The standard road wheels were silver-finished five-spoke “star” pattern alloy, with a knock-off spinner on a Rudge hub, covering large ventilated disc brakes with twin hydraulic circuits, and servo assistance.
Four wheel independent suspension was via wishbones, coil springs, and hydraulic shock absorbers, with twin rear units, was provided, together with front and rear anti roll bars.
The engine was the first flat-12 cylinder configuration fitted in a Ferrari road car, but maintained the same cubic capacity of 4390cc, and 81mm x 71mm bore and stroke, of the 365 GTB4 model, and had factory type reference F 102 AB 000.
It had twin overhead camshafts per bank of cylinders, although these were now belt driven, instead of by chain as on earlier Ferrari 12-cylinder engines. This had the effect of simplifying the engine castings, and reducing mechanical noise, more important now that the engine was right behind the occupant’s ears.
The engine was longitudinally mounted in unit with the five speed transmission, which was below the crankshaft, raising the centre of gravity of the complete unit, but making it compact lengthwise.
Although part of the engine and gearbox casings used the same casting, internally the two were entirely separate relative to their oil systems, the engine featuring a wet sump lubrication system.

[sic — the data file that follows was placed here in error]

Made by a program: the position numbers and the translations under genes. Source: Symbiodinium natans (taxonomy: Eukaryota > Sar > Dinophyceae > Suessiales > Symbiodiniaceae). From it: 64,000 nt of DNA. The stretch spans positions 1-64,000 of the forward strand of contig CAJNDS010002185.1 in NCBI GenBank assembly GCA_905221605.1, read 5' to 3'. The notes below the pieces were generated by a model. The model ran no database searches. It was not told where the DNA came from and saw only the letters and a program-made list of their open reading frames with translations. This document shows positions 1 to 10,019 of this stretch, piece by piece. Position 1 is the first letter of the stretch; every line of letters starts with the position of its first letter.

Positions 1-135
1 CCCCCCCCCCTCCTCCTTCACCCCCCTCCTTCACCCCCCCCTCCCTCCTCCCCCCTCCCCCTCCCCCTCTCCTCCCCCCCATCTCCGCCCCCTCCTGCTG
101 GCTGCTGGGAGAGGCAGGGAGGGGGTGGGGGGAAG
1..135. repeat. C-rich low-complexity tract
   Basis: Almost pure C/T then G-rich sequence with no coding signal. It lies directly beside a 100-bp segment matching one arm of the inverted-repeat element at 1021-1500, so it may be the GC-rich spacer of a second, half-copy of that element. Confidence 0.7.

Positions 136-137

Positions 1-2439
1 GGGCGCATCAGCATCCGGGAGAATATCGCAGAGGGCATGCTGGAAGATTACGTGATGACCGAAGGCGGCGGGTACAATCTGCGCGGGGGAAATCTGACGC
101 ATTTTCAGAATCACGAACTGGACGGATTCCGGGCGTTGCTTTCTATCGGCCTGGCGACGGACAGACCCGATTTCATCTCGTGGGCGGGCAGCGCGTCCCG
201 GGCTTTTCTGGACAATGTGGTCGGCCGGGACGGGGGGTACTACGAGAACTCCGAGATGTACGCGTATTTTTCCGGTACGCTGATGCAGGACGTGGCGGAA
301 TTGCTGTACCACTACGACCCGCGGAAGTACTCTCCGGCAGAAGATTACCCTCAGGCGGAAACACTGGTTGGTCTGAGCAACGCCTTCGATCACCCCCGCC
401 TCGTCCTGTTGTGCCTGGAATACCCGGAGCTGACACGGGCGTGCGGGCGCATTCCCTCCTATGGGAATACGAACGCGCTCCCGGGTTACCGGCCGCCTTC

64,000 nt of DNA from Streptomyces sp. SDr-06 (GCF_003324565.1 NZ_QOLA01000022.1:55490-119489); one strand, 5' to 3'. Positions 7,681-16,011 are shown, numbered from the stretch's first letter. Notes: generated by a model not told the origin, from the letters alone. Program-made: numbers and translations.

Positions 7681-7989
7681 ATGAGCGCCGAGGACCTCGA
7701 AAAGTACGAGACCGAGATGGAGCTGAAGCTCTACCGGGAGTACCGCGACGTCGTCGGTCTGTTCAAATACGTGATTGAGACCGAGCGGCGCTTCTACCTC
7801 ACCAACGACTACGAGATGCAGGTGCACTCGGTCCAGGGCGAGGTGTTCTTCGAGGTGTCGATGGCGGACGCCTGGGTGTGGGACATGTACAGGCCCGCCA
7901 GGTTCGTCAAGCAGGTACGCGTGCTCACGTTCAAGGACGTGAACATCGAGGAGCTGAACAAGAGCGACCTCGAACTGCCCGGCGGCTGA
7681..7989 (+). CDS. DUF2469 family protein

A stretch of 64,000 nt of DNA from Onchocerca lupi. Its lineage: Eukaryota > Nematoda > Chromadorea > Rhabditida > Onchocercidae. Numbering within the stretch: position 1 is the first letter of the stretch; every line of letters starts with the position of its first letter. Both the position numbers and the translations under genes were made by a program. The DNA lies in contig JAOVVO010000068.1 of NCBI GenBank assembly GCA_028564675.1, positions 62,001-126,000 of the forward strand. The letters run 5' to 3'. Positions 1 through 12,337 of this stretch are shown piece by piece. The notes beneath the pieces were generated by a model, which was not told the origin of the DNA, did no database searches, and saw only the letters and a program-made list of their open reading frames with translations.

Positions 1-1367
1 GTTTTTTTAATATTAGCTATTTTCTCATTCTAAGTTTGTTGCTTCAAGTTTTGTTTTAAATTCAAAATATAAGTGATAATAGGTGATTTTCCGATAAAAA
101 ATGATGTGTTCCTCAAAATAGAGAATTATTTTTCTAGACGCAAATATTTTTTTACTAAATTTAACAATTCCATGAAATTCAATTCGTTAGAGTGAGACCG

It was fitted with two banks of two triple choke Weber 40 IF 3C carburettors, with a single distributor, driven off the left rear inlet camshaft and an electronic ignition system, to produce a claimed 380 hp.
Careful selection of the best shots of the 365 GT4 BB in high definition. The photo gallery shows the distinctive features of this model Ferrari in 1971, focusing on the details and the most important parts.
|Type||rear, longitudinal flat-12|
|Bore/stroke||81 x 71 mm|
|Unitary displacement||365.86 cc|
|Total displacement||4390.35 cc|
|Compression ratio||8.8 : 1|
|Maximum power||265 kW (360 hp) at 7500 rpm|
|Power per litre||82 hp/l|
|Valve actuation||twin overhead camshafts per bank, two valves per cylinder|
|Fuel feed||four Weber 40 IF3C carburettors|
|Ignition||electronic, single spark plug per cylinder|
|Front suspension||independent, unequal-length wishbones, coil springs, telescopic shock absorbers, anti-roll bar|
|Rear suspension||independent, unequal-length wishbones, coil springs, twin telescopic shock absorbers each side, anti-roll bar|
|Transmission||5-speed + reverse|
|Fuel tank||capacity 120 litres|
|Front tyres||215/70 VR 15|
|Rear tyres||215/70 VR 15|
|Front track||1500 mm|
|Rear track||1500 mm|
|Weight||1160 kg (dry)|
|Top speed||300 km/h|
|Acceleration 0-100 km/h||-|